This study joins a nascent body of scholarship that seeks to enrich and complicate understanding of 1950s political culture. While this newer scholarship acknowledges conservative dominance, it has also uncovered considerable evidence that the period was far more politically diverse and contested. This study demonstrates that there was no single, unitary conservative Americanism or patriotism in the fifties decade. Instead, the American Veterans Committee, despite suffering heavy membership losses after purging the Communist Party from its ranks in the late 1940s, survived, regrouped and persistently challenged the hegemonic conservative American Legion, (the nation's largest veterans' organization) throughout the 1950s. Using a liberal version of what I term Cold War Americanism, the AVC attempted to defend and advance the New Deal legacy. The Legion, however, using a conservative version of anti-Communist discourse, joined with its counterparts in the postwar Right to oppose the interventionist liberal state. I explore the role of these contending languages in shaping 1950s political culture by analyzing how these two groups used Cold War Americanism to advance their respective interest concerning two of the period‘s most important domestic issues: the restriction on civil liberties, and the developing struggle for African-American civil rights. This study demonstrates that within the community of organized veterans, the American Legion was not the only voice heard in the 1950s. Any account of this period that fails to acknowledge the presence of the AVC would be incomplete and inaccurate.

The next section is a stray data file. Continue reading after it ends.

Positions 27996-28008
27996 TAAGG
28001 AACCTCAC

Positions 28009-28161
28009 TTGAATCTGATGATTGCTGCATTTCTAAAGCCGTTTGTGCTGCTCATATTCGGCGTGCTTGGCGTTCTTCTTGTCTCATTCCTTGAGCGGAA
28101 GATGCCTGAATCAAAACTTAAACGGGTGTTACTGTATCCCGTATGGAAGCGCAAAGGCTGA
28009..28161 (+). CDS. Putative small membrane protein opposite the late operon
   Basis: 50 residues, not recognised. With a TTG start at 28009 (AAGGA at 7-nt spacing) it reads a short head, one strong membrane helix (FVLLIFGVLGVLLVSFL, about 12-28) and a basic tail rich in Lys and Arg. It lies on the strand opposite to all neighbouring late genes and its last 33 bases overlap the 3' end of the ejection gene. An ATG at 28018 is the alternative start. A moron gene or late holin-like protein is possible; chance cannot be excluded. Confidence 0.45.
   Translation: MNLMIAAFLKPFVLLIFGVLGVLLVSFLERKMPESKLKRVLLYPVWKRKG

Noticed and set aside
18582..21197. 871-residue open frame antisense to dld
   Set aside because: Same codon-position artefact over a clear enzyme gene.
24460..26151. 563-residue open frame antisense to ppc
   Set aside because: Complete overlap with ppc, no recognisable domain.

|Advisor:||Gilbert, James B.|
|Commitee:||Freund, David, McCartin, Joseph A., Olson, Keith W., Sicilia, David B.|
|School:||University of Maryland, College Park|
|School Location:||United States -- Maryland|
|Source:||DAI-A 71/11, Dissertation Abstracts International|
|Keywords:||American legion, American veterans committee, Civil liberties, Civil rights, Cold War, Veterans|
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